The story of Iraqi Jews, antisemitism in new UK play - a biased review

That story is not mine alone. It is the story of hundreds of thousands of Jews from Arab countries forced to flee their millennia-old homelands.

 Members of the museum team clean an early 18th-century menorah at the Jewish Museum in London.  (photo credit: Leon Neal/Getty Images)
Members of the museum team clean an early 18th-century menorah at the Jewish Museum in London.
(photo credit: Leon Neal/Getty Images)

There are few stranger experiences than watching yourself on stage. That happened to me when I recently went to see a play at the Royal Court Theatre about British Jews by the acclaimed journalist Jonathan Freedland, Jews. In Their Own Words. My review is, by definition, biased because I was a subject of the play and also beautifully portrayed by an actor.

The idea for the play came from discussions between the Royal Court and actress Tracy Ann Oberman, who has suffered antisemitic abuse. The idea was to hear what it is like for Jews to encounter antisemitism, listen to us in our words and not assume they know what we feel and think.

The production was in part the Royal Court Theatre’s way of making amends for several insensitive and offensive productions, including a decision to give a Jewish name (Hershel Fink) to the character of a corrupt, manipulative billionaire in a play, in 2021

Freedland, a columnist at The Guardian, Britain’s main Center-Left newspaper, interviewed 12 British Jews who were then portrayed by seven actors. He turned 180,000 recorded words into text, which is directed by Vicky Featherstone and Audrey Sheffield.

The Royal Court Theater in London. (credit: Wikimedia Commons)The Royal Court Theater in London. (credit: Wikimedia Commons)

Our stage representatives spoke only our words, often as if they were interacting with each other even though no such interactions had ever happened and in most cases, we had never met.

Some of those portrayed are well-known to the British public, such as Howard Jacobson, a novelist and a journalist; Margaret Hodge, a member of parliament; and Luciana Berger, a woman hounded out of politics by antisemites. There was a social worker, a decorator and then me, an Iraqi Jew who arrived in Britain as a refugee.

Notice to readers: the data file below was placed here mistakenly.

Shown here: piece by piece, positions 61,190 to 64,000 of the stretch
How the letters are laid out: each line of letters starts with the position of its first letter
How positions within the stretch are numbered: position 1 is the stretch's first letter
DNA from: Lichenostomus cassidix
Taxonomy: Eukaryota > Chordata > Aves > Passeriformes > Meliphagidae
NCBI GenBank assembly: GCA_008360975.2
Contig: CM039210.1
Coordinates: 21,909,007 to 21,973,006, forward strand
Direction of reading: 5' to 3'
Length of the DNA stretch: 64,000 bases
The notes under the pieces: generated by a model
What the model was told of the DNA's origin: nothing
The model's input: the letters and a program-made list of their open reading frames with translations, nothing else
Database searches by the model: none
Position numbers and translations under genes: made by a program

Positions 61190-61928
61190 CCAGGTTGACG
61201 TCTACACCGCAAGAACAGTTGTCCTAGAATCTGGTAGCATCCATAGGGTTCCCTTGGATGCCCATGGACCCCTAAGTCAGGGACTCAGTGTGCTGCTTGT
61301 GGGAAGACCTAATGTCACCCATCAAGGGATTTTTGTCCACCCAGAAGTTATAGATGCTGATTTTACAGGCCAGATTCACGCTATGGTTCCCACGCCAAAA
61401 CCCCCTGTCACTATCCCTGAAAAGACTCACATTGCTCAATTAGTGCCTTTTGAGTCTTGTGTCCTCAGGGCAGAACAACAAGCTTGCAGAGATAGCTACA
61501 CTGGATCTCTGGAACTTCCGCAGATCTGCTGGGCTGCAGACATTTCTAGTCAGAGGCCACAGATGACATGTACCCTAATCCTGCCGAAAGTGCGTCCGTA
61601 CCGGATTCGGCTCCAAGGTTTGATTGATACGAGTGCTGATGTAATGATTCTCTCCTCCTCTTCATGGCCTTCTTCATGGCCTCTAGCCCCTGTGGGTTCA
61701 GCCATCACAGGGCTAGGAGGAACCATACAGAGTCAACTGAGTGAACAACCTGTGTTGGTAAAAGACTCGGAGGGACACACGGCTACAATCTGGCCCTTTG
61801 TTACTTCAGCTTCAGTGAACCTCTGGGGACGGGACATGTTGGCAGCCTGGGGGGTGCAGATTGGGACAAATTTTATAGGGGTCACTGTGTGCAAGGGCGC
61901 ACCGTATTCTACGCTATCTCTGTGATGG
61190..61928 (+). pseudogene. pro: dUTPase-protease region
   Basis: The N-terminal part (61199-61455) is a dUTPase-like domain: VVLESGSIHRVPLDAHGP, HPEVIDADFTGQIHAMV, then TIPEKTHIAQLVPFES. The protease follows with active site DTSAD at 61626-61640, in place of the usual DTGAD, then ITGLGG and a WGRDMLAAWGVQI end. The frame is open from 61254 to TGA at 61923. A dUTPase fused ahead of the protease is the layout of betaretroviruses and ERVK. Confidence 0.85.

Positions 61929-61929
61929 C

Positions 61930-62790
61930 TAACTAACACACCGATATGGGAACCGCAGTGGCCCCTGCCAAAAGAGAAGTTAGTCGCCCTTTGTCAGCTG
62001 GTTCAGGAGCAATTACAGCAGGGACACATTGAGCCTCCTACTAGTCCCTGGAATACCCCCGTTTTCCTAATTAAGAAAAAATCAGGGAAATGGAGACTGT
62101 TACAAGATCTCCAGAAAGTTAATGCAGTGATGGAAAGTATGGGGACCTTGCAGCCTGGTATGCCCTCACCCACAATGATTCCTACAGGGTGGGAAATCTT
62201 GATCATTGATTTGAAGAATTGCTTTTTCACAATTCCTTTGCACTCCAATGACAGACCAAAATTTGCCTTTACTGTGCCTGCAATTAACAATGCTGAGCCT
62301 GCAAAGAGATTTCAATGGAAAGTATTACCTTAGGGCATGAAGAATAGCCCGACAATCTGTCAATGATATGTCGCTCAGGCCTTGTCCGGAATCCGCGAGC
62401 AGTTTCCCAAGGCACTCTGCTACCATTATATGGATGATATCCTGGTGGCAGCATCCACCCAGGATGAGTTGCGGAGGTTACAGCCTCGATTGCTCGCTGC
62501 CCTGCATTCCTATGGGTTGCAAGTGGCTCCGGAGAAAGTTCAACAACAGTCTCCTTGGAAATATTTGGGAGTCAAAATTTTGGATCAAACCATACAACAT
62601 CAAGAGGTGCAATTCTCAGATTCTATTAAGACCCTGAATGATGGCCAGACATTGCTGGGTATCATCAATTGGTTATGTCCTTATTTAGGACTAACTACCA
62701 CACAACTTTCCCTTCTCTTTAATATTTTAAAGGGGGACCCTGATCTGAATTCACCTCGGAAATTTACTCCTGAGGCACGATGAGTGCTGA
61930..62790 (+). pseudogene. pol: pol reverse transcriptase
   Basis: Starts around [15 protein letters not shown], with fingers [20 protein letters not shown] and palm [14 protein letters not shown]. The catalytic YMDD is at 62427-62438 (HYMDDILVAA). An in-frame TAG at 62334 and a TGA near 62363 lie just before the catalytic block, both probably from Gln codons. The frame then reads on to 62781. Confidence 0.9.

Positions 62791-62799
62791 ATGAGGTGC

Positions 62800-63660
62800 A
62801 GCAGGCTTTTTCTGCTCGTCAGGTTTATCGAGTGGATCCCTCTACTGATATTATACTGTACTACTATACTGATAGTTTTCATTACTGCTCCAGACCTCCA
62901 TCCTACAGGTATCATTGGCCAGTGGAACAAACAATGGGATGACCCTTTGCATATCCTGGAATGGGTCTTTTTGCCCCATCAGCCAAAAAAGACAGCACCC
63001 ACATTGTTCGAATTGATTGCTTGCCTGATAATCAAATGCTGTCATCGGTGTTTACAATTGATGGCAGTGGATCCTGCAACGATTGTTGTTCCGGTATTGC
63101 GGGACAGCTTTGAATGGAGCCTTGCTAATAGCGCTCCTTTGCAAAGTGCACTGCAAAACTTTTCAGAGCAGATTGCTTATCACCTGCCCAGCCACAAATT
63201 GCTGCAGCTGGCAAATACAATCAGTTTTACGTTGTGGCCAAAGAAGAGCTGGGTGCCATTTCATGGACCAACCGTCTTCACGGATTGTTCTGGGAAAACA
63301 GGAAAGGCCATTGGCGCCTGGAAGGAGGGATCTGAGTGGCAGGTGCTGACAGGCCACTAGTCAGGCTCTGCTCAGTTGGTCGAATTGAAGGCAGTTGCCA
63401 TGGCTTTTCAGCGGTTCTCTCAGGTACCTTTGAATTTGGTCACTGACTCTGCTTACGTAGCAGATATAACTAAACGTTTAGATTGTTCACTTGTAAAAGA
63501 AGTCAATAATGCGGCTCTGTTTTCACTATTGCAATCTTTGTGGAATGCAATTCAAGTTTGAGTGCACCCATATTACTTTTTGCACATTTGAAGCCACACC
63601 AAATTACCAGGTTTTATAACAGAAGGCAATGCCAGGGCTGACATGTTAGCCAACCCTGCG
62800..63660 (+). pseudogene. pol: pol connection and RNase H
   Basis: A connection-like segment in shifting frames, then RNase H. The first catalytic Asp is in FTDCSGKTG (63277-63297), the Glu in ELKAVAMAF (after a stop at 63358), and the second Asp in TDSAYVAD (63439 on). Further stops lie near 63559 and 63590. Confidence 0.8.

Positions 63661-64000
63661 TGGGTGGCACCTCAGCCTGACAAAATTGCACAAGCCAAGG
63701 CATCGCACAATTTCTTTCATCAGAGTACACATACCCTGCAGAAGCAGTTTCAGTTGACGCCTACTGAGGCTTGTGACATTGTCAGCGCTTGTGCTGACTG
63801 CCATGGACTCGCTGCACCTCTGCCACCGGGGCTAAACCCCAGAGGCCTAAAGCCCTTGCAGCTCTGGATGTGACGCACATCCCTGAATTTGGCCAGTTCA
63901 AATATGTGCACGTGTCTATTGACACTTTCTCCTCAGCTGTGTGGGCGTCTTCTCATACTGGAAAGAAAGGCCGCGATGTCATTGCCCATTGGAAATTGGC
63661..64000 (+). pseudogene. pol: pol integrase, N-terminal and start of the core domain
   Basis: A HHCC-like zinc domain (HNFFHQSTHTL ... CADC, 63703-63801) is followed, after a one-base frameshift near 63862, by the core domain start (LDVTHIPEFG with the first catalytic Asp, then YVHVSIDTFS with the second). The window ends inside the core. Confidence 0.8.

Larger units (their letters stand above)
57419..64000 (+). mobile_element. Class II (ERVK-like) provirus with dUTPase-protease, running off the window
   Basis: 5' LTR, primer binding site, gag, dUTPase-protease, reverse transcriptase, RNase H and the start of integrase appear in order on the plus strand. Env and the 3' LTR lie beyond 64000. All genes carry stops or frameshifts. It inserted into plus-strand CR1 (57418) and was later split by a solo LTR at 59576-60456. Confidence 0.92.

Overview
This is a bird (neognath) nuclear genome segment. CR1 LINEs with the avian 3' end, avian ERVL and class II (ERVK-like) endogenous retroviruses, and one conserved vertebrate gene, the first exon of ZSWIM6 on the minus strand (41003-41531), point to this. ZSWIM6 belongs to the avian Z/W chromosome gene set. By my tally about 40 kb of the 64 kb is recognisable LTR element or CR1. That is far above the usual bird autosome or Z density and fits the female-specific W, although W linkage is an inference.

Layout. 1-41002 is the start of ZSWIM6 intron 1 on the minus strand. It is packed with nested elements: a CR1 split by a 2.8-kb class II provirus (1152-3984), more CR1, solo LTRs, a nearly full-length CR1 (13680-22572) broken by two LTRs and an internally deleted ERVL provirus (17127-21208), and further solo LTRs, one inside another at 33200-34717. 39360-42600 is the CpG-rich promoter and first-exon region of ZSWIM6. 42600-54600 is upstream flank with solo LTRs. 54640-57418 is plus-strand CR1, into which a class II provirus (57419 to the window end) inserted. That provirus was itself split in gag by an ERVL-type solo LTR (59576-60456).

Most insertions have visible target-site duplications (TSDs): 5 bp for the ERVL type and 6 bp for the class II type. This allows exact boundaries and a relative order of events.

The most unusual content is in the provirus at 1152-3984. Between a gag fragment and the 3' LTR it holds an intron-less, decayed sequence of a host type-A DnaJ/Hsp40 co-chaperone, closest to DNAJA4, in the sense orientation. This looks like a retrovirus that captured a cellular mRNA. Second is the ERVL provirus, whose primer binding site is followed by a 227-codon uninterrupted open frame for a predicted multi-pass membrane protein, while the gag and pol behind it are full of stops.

Seeing myself portrayed on stage

Shuker was represented by the wonderful Turkish actor Hemi Yeroham. I felt immense pride at hearing him introduce himself as Edwin Shuker. He spoke in a way that closely resembled my accent and he used my exact words. Yeroham told me that he listened to the recording of my interview with Freedland more than 20 times so he could pick up the subtleties in my storytelling.

That story is not mine alone. It is the story of hundreds of thousands of Jews from Arab countries forced to flee their millennia-old homelands. Through a talented actor, I was able to speak of the suffering of Iraqi Jews and so many other communities. Pain that most of the audience and many British Jews were unaware of.

WE IRAQI Jews trace our history to the destruction of the First Temple in 586 BCE. The psalm “Al naharot Bavel” (“By the rivers of Babylon”) tells of our mourning for Zion Jerusalem when we became the first Jewish Diaspora community and in my view also the first Zionists.

Born in 1955, I grew up in what seemed to be a cosmopolitan Iraq, a place in which Sunni, Shia, Kurds, Arabs, Assyrian Christians, Yazidis, Mandeans, Jews and so many others lived together in harmony and respect.

Our Iraqi paradise, as we saw it, was overthrown in 1963 when the antisemitic Baath Party took power in a coup. Although soon ejected from power, the Baath returned with a vengeance in 1968 and again targeted Jews, depriving us of basic human rights, such as communicating freely, higher education, public sector work, freedom of movement and cruelly, the right to leave the country. Iraq became a prison for the Jews, as it would become later for so many others.

The Baath Party, whose leading light at the time was Saddam Hussein, was not content to discriminate against Jews. No, the Baath Party wanted its price in blood. In January 1969, 10 innocent Jews were hanged in the center of Baghdad and Basra. The Baath bused in some half a million people to see their bodies suspended in a gruesome and cruel display. It was depraved and just the start.

My family was lucky we escaped in August 1971 with the help of the brave Kurdish people. When we were granted asylum in Britain, we did not expect that antisemitism would emerge again in a country that welcomed us with open arms and a continent that has sworn: “Never again.”

I went to the play three times, on each occasion with a different guest and perspective. One was the editor of a London-based Arabic publication. He was moved by what he heard. He had been fed antisemitism almost from childhood. His response was to suggest that this play should be staged in an Arab country with Arab actors.

He also pointed out that he dare not share his thoughts in public, and that vile and venomous antisemitic attacks are not just targeted at Jews. Through his skill as a journalist and a writer, Freedland brought me and my Arab friend closer, building a bridge of understanding beyond words.

Freedland allowed me the opportunity to share the story of my people on a British stage for the first time. I may be biased but for that, I am most grateful.

The writer is a London-based businessman and philanthropist. He is vice president of the Board of Deputies of British Jews.